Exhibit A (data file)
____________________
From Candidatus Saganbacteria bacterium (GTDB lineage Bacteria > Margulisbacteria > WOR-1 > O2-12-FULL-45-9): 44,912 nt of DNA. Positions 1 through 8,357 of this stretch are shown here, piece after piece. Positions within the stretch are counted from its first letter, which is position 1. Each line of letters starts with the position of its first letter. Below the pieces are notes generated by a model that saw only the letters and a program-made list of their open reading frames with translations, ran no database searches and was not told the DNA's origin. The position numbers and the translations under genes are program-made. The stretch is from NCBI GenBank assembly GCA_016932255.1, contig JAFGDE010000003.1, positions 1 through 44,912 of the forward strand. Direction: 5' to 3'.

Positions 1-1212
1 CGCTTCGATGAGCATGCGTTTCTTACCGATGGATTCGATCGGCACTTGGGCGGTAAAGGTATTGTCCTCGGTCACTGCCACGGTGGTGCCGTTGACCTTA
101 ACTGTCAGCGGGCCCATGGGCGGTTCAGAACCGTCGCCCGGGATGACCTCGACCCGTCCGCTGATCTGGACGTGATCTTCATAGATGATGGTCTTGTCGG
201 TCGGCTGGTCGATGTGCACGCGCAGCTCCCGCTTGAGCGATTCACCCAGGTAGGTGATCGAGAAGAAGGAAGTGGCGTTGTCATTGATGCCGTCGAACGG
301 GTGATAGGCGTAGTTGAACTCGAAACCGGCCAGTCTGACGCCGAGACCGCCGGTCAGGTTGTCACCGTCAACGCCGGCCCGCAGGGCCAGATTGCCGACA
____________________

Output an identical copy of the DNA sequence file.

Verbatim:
From Candidatus Saganbacteria bacterium (GTDB lineage Bacteria > Margulisbacteria > WOR-1 > O2-12-FULL-45-9): 44,912 nt of DNA. Positions 1 through 8,357 of this stretch are shown here, piece after piece. Positions within the stretch are counted from its first letter, which is position 1. Each line of letters starts with the position of its first letter. Below the pieces are notes generated by a model that saw only the letters and a program-made list of their open reading frames with translations, ran no database searches and was not told the DNA's origin. The position numbers and the translations under genes are program-made. The stretch is from NCBI GenBank assembly GCA_016932255.1, contig JAFGDE010000003.1, positions 1 through 44,912 of the forward strand. Direction: 5' to 3'.

Positions 1-1212
1 CGCTTCGATGAGCATGCGTTTCTTACCGATGGATTCGATCGGCACTTGGGCGGTAAAGGTATTGTCCTCGGTCACTGCCACGGTGGTGCCGTTGACCTTA
101 ACTGTCAGCGGGCCCATGGGCGGTTCAGAACCGTCGCCCGGGATGACCTCGACCCGTCCGCTGATCTGGACGTGATCTTCATAGATGATGGTCTTGTCGG
201 TCGGCTGGTCGATGTGCACGCGCAGCTCCCGCTTGAGCGATTCACCCAGGTAGGTGATCGAGAAGAAGGAAGTGGCGTTGTCATTGATGCCGTCGAACGG
301 GTGATAGGCGTAGTTGAACTCGAAACCGGCCAGTCTGACGCCGAGACCGCCGGTCAGGTTGTCACCGTCAACGCCGGCCCGCAGGGCCAGATTGCCGACA